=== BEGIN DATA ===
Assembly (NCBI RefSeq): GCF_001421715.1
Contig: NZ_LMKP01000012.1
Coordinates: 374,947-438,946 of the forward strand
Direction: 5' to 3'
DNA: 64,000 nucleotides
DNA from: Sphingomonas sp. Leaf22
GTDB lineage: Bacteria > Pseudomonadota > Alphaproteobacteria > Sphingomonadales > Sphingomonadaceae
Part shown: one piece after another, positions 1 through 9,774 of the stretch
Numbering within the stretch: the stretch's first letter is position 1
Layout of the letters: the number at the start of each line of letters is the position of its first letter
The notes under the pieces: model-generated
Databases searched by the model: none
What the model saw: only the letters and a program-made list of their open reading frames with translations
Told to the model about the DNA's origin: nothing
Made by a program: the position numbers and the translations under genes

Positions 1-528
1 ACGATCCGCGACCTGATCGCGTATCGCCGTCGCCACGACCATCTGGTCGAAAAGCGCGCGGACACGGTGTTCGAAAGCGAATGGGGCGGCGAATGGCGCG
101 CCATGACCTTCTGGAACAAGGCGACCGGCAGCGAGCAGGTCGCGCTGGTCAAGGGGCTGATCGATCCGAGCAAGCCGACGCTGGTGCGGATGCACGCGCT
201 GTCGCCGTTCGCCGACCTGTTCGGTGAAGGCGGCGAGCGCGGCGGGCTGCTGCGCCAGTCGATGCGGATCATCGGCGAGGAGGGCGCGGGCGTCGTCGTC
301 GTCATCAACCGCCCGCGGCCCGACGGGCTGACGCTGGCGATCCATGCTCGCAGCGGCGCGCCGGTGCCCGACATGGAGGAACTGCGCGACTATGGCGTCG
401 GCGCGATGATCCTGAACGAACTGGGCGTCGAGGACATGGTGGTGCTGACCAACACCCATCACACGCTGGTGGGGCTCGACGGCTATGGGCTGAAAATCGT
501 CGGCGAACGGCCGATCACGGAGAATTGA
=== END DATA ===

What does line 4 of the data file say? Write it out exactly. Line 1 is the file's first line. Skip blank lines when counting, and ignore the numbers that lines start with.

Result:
Direction: 5' to 3'